ENTERTAINMENT
September 8, 1996 | Don Heckman
Three film-related albums from Verve offer an interesting cross-section of the manner in which jazz-oriented composers were starting to bring the sounds as well as the sensibilities of jazz to the motion picture world in the '60s. Jazz and movies have had a close, if not always intimate, relationship. The first picture with synchronized sound, "The Jazz Singer," featured singing by Al Jolson that was jazz-like in name only.
NEWS
April 30, 1989
Stars came out for Fourth Annual Singers' Salute to the Songwriter benefit concert at the Dorothy Chandler Pavilion. Wednesday night honorees were: Jerome Kern, "An American Legend Award"; Johnny Mandel, Barry Mann, Cynthia Weil, Mitchell Parish and Peter Matz, "Arranger's Award." Nearly $500,000 was raised for the Betty Clooney Foundation for Persons With Brain Injury.
ENTERTAINMENT
September 8, 1996 | Don Heckman
Three film-related albums from Verve offer an interesting cross-section of the manner in which jazz-oriented composers were starting to bring the sounds as well as the sensibilities of jazz to the motion picture world in the '60s. Jazz and movies have had a close, if not always intimate, relationship. The first picture with synchronized sound, "The Jazz Singer," featured singing by Al Jolson that was jazz-like in name only.
ENTERTAINMENT
January 19, 1996 | ZAN STEWART, SPECIAL TO THE TIMES
"The Shadow of Your Smile," "A Time for Love," "Emily," "Where Do You Start?" "You Are There"--these superb melodies are just a sampling of the creations of one brilliant artist: Johnny Mandel. Those songs and many others will ring out Sunday at the Jazz Bakery in Culver City during "To Johnny Mandel With Love," a tribute to the Oscar-winning composer that will raise funds for the nonprofit Bakery.
ENTERTAINMENT
December 1, 1991 | ZAN STEWART, Zan Stewart writes regularly about jazz for Calendar
Even if you don't recognize Johnny Mandel's name, it's a fair bet that you've heard some of his music. Mandel, the songwriter/arranger/soundtrack composer, wrote the lasting melodies to such evergreen standards as "The Shadow of Your Smile," which won the Academy Award in 1965 for best song (in "The Sandpiper"), "A Time for Love" and "Suicide Is Painless: The Theme from M*A*S*H." Mandel's profile is low because he's not a performer. He used to play trombone but gave it up 30 years ago.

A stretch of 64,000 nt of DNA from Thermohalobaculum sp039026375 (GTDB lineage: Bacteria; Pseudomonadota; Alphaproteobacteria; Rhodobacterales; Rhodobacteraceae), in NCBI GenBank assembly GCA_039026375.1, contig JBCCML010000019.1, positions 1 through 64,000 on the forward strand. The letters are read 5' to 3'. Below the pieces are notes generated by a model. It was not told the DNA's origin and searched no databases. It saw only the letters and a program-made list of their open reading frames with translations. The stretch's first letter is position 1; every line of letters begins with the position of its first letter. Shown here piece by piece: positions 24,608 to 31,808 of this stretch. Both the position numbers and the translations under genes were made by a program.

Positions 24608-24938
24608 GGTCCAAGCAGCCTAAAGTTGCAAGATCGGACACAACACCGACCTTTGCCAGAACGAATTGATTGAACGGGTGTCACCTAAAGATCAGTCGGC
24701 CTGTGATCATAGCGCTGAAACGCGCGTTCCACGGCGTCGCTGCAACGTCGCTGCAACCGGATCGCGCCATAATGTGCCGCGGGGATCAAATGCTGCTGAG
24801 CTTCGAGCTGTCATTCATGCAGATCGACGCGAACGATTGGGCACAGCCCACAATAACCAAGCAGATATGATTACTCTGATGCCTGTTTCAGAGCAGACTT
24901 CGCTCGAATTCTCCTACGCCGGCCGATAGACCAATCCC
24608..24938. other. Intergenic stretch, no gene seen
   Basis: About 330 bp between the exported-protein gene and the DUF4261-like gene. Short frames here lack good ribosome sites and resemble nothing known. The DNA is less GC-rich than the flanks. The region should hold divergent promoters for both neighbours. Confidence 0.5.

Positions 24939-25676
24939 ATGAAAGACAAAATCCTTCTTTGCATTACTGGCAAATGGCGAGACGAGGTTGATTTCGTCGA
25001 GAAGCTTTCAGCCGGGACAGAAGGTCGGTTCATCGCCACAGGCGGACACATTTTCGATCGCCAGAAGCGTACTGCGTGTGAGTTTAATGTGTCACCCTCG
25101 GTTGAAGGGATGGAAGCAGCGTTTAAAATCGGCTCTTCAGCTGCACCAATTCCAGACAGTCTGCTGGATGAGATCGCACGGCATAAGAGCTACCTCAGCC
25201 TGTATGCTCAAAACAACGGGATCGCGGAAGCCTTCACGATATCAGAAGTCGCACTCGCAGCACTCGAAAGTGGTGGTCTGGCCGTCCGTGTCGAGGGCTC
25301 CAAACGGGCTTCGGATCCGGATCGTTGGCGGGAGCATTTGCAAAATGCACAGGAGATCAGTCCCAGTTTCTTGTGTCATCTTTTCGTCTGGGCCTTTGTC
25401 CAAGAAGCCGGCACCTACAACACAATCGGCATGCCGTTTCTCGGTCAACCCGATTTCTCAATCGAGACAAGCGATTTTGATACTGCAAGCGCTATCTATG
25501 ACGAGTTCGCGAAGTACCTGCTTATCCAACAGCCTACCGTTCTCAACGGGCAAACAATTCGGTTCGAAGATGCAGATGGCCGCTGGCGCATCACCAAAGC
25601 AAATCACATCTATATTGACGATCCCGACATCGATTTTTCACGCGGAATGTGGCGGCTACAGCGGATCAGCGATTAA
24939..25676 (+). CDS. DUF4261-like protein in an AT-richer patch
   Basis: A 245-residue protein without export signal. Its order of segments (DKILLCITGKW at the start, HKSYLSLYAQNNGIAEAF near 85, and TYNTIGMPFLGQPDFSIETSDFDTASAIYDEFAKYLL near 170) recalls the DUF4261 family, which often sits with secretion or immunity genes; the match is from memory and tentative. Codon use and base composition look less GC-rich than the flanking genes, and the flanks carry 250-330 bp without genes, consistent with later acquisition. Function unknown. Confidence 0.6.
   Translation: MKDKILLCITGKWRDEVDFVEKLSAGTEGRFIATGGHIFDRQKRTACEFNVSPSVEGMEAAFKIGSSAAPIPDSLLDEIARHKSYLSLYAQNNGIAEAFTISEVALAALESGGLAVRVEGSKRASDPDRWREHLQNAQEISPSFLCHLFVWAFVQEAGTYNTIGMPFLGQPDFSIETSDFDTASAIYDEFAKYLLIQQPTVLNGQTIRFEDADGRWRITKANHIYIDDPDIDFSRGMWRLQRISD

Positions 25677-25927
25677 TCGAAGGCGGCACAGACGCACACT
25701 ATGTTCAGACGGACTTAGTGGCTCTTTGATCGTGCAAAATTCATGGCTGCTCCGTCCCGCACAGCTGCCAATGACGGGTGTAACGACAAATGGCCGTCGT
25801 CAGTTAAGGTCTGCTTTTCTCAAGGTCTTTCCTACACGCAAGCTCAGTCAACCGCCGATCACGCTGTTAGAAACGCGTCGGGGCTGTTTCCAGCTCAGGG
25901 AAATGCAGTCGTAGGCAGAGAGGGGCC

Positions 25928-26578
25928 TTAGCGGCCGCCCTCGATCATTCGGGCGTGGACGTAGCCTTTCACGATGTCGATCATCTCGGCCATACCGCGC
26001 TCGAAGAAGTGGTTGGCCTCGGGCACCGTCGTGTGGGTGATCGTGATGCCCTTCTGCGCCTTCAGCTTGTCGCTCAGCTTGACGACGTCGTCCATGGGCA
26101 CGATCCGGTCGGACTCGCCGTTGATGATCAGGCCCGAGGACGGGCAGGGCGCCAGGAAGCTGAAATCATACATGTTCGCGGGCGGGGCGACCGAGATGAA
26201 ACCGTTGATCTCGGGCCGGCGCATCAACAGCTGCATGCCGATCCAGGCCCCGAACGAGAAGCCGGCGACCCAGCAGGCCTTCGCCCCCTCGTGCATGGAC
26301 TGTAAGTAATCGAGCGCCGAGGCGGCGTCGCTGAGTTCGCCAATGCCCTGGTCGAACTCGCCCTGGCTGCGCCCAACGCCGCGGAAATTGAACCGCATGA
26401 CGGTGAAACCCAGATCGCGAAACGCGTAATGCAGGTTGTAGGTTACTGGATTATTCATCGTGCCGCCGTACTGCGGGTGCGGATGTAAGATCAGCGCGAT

ENTERTAINMENT
May 8, 1988 | LEONARD FEATHER
Almost since the dawn of the 20th Century, the lingua franca most vividly illustrative of our social attitudes as a nation, our modus vivendi, has been the popular song. Through its lyrics we can detect beliefs and fads and fashions; its melodies reflect our aesthetic values, for better or worse. Is the American popular song still a durable yardstick, as it has been since the days of player pianos and primitive Victrolas? Or is it in danger of irrelevance and eventual extinction?
ENTERTAINMENT
December 12, 1986 | LEONARD FEATHER
Johnny Mandel's fame has not yet caught up with his talent. After almost 30 years as a composer for motion pictures (including "The Sandpiper," from which the love theme known as "The Shadow of Your Smile" won him both an Academy Award and a Grammy), the former name-band trombonist remains relatively obscure to those for whom Henry Mancini and Quincy Jones are household names.
ENTERTAINMENT
August 30, 1992 | ZAN STEWART and New albums are rated on a scale of one star (poor) to four (excellent).
* * * Jimmy Scott, "All the Way," Sire. The pale tenor of this remarkable yet still widely underappreciated singer here roams wonderful territory: the slow, romantic ballads of the '30s and '40s. Scott is an emotional dynamo, and tunes like Rodgers & Hart's "My Foolish Heart" are designed for his feelings-on-his-sleeve, storytelling approach. Sometimes his voice seems too high, and too thin, but not often.
ENTERTAINMENT
September 19, 1987
The Los Angeles Jazz Society recognized six Los Angeles jazz musicians at its fifth-annual Jazz Tribute and Awards Concert Sunday at the Hyatt Regency Hotel. The Tribute Award, the highest commendation, was presented to tuba player and bassist Red Callender.